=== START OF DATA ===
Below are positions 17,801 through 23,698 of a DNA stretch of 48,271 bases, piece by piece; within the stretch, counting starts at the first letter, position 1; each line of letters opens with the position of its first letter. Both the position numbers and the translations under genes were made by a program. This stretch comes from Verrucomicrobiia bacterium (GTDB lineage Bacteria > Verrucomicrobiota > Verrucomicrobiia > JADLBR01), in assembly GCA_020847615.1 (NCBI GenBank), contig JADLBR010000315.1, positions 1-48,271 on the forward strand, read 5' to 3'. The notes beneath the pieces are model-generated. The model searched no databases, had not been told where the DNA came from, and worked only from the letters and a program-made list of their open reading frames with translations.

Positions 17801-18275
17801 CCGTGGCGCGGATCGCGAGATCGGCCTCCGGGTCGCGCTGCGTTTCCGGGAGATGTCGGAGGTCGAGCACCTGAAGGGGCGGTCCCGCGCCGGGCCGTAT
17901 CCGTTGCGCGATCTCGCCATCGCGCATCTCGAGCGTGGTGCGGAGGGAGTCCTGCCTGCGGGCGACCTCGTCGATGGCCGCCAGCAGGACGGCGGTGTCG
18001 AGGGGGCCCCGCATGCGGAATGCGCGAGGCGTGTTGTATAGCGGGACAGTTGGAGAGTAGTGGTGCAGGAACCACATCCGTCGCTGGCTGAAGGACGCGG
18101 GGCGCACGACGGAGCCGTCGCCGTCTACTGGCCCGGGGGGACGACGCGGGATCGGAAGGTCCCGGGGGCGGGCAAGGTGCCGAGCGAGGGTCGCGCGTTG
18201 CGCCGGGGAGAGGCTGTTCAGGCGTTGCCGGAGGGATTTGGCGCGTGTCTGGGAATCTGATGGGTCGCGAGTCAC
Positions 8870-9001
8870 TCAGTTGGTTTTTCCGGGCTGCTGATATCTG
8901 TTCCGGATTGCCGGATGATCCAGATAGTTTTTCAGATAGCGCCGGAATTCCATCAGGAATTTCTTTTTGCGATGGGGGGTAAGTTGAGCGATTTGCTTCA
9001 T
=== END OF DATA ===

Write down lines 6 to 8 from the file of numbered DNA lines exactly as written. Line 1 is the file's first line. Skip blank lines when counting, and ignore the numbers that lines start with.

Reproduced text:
18101 GGCGCACGACGGAGCCGTCGCCGTCTACTGGCCCGGGGGGACGACGCGGGATCGGAAGGTCCCGGGGGCGGGCAAGGTGCCGAGCGAGGGTCGCGCGTTG
18201 CGCCGGGGAGAGGCTGTTCAGGCGTTGCCGGAGGGATTTGGCGCGTGTCTGGGAATCTGATGGGTCGCGAGTCAC
Positions 8870-9001